3 Tips for Building Stronger Legs

STACK Expert Mike Mejia offers three proven tips for building stronger legs with less stress on your joints.

Weight rooms the world over are filled with athletes building stronger legs with Squats, Deadlifts and Lunges. But are they really getting the most out of their training efforts? I'm all about training in the most bio-mechanically efficient way possible. That's why I've laid out three tips to help you build stronger legs without unnecessary joint strain—or the need to use weights that are so heavy you feel like your head is going to explode!

By now, just about every athlete and strength coach adds bands to lifts like Squats and Deadlifts to provide resistance. Presenting less load at the bottom of the lift and adding resistance as you approach the lockout position is an excellent way to work on increasing explosiveness and acceleration.

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Strong Legs

Weight rooms the world over are filled with athletes building stronger legs with Squats, Deadlifts and Lunges. But are they really getting the most out of their training efforts? I'm all about training in the most bio-mechanically efficient way possible. That's why I've laid out three tips to help you build stronger legs without unnecessary joint strain—or the need to use weights that are so heavy you feel like your head is going to explode!

Strike up the bands

By now, just about every athlete and strength coach adds bands to lifts like Squats and Deadlifts to provide resistance. Presenting less load at the bottom of the lift and adding resistance as you approach the lockout position is an excellent way to work on increasing explosiveness and acceleration.

You can also use mini-bands for elastic resistance. Place the band around your thighs just above your knees to increase glute recruitment and promote better knee-tracking—especially if you tend to "knee-in" when you squat due to glute weakness and excessive pronation.

Because they call for a slight to moderate reduction in the amount of weight used, Mini-Band Squats and Deadlifts can also take a lot of stress off the lumbar spine area. This reduces lower-back discomfort from the anterior pelvic tilt used to hold the movement. Strain on the lower back can lead to chronically tight hip flexors and lumbar extensors—especially if you aren't good about following through on soft tissue work and mobility/flexibility training.

I've used the mini-band technique quite often, with good results. My athletes are amazed at how much harder their legs are forced to work—despite the load sometimes being reduced by as much as 50 to 75 pounds. Not only do their legs often tremble after particularly tough sets, but I never hear a peep about any sort of lower-back discomfort

Go unilateral

Since many sports movements happen with most of your body weight supported by one leg or the other, doesn't it make sense to include at least some unilateral exercises in your program? Not only will exercises like Bulgarian Split Squats, Unilateral Romanian Deadlifts and Standing Cable Abductions lead to greater muscle recruitment (and less joint stress), but they also carry with them a whole host of other athletic benefits. Working one leg at a time requires better balance, coordination and spatial awareness—all of which will transfer well to your on-field efforts.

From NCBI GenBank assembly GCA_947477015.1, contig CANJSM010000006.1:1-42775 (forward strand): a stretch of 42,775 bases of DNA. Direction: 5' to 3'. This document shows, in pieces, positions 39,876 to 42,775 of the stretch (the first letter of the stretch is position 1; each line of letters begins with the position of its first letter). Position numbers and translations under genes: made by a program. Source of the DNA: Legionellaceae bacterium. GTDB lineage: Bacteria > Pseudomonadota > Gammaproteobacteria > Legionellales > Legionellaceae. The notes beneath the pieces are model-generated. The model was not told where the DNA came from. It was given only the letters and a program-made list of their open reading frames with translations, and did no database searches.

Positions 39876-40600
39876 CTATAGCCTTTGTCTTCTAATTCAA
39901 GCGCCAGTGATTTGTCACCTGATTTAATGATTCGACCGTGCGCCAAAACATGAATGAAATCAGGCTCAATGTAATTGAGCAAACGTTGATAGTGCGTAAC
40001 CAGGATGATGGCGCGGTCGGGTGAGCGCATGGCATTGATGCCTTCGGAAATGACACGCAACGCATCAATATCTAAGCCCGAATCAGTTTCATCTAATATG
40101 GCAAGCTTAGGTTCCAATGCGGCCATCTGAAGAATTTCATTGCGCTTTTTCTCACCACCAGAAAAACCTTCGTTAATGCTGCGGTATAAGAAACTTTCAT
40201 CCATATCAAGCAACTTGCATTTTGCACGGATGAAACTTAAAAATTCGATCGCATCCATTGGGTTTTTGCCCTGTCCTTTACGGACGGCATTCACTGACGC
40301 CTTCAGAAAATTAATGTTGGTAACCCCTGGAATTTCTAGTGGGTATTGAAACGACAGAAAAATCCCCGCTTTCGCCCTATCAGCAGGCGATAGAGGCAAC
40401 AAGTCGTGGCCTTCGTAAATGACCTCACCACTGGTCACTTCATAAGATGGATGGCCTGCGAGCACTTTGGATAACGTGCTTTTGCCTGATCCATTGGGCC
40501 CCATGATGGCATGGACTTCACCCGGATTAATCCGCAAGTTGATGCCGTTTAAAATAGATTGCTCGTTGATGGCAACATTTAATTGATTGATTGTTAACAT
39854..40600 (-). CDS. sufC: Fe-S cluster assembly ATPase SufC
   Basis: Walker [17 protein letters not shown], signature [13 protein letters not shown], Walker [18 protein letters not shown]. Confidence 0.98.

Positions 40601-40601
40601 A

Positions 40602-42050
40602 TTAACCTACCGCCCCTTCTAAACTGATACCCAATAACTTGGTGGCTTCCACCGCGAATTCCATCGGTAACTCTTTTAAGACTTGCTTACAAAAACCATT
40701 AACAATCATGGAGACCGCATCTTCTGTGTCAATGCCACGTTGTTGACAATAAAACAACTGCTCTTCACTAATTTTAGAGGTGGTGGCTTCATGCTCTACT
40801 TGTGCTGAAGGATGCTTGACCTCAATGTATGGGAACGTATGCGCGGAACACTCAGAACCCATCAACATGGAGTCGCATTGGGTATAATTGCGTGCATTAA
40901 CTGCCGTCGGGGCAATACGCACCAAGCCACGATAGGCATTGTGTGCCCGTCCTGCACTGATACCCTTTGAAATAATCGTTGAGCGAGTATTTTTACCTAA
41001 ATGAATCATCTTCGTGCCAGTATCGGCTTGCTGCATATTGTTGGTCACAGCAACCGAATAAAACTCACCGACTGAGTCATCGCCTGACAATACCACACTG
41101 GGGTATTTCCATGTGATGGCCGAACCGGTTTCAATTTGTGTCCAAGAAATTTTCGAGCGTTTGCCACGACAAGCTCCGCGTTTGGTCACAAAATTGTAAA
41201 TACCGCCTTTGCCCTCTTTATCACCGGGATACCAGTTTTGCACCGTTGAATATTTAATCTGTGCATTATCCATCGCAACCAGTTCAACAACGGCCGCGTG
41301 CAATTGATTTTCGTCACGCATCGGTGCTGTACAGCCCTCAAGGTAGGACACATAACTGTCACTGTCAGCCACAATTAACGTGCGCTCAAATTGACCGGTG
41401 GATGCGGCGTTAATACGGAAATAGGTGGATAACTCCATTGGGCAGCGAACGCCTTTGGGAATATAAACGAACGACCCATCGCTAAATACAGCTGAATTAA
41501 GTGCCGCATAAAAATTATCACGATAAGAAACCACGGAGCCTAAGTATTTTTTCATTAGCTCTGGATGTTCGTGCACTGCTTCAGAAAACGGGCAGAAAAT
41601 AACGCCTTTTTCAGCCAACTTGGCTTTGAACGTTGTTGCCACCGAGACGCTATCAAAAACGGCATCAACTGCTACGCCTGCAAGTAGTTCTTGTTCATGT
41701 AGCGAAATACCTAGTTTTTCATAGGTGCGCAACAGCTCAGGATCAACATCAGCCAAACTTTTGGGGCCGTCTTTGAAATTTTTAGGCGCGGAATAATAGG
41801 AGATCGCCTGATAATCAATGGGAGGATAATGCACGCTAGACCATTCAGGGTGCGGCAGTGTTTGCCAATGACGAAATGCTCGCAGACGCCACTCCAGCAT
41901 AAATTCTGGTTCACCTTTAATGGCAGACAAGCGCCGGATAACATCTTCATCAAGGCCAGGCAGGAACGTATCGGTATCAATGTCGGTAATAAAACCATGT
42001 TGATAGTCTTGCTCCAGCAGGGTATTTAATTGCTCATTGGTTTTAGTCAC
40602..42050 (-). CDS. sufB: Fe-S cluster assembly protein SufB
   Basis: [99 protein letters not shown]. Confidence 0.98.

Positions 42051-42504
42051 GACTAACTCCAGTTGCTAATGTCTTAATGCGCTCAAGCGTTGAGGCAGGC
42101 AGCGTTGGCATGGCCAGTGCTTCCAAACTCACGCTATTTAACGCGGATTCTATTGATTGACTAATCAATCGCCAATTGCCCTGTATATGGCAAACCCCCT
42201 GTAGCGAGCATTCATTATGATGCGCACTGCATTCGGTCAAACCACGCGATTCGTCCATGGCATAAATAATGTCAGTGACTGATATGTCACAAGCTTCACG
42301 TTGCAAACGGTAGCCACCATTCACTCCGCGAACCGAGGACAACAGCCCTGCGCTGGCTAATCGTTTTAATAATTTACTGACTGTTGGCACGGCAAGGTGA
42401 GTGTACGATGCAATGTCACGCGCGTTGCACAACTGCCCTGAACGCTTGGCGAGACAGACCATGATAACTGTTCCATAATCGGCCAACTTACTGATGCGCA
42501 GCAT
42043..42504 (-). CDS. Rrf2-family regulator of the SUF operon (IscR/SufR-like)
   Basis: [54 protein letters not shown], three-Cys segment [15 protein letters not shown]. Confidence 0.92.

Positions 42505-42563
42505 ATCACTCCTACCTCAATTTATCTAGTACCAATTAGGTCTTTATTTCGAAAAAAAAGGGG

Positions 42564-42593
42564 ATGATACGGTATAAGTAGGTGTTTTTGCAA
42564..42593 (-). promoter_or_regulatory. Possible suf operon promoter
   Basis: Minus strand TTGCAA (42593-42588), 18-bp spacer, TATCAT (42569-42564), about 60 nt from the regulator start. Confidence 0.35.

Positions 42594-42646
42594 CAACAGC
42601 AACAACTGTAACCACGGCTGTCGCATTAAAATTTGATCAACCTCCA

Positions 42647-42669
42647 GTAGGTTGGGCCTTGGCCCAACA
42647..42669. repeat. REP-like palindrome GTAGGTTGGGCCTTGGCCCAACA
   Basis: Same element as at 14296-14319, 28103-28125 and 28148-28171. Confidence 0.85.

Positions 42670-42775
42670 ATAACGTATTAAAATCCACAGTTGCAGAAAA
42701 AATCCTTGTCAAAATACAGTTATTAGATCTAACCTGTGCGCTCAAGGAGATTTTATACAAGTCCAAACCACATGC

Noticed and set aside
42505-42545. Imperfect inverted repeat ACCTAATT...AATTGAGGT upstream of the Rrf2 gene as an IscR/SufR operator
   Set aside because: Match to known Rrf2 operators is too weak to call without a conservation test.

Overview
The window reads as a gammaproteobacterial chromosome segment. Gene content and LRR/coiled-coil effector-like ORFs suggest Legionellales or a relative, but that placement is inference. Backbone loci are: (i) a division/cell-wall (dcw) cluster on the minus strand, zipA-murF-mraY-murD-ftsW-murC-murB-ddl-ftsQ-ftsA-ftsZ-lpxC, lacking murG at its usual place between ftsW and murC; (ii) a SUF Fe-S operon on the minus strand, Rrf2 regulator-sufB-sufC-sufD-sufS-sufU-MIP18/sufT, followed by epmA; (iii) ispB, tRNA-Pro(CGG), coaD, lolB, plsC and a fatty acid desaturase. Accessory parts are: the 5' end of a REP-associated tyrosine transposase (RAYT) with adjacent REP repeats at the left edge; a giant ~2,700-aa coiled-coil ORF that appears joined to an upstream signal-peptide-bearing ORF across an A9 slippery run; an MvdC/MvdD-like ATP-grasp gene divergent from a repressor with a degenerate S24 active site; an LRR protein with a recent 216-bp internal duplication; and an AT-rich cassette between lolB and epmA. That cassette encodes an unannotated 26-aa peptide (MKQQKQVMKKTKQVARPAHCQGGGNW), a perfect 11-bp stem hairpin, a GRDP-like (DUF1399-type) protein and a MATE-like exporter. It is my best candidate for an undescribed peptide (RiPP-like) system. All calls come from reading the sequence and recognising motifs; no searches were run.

Take a pause

There's definitely a time for explosive movements in the gym. Things rarely happen in a slow, controlled manner out on the playing field, so at least some of your weight room training should be geared to meet those specific demands. That does not mean you should bounce, jerk, or otherwise try to propel yourself through the range of motion when using heavy loads.

Pausing at certain points during lower-body exercises like Squats, Lunges and Deadlifts can be an excellent way to increase the metabolic demand of the exercise and prepare your body for holding static positions under load. This will help when you have to hold a set position for several seconds before reacting to an auditory or visual cue on the field. Think of a linebacker in a low, athletic ready position as he awaits the snap, or a swimmer with her legs coiled and ready to push off the starting blocks at the sound of the gun. In both instances, these athletes need legs strong enough to hold their position without succumbing to fatigue, before exerting force into the ground to move.

Sticking the bottom of a squat for 2-3 seconds per rep—or holding the contracted position of a Glute Ham Raise for an extra couple of counts—are great ways to intensify these exercises. They also expose your muscles to the various demands they'll will confront when you're playing your sport.

The next time you're all set to hit the iron with reckless abandon, consider incorporating these tips. They're not meant to replace heavy lifting entirely, but they can be a great way to help you bust through stubborn training plateaus—while giving your joints a much needed break in the process.

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Topics: LOWER BODY | EXERCISE | LIFTS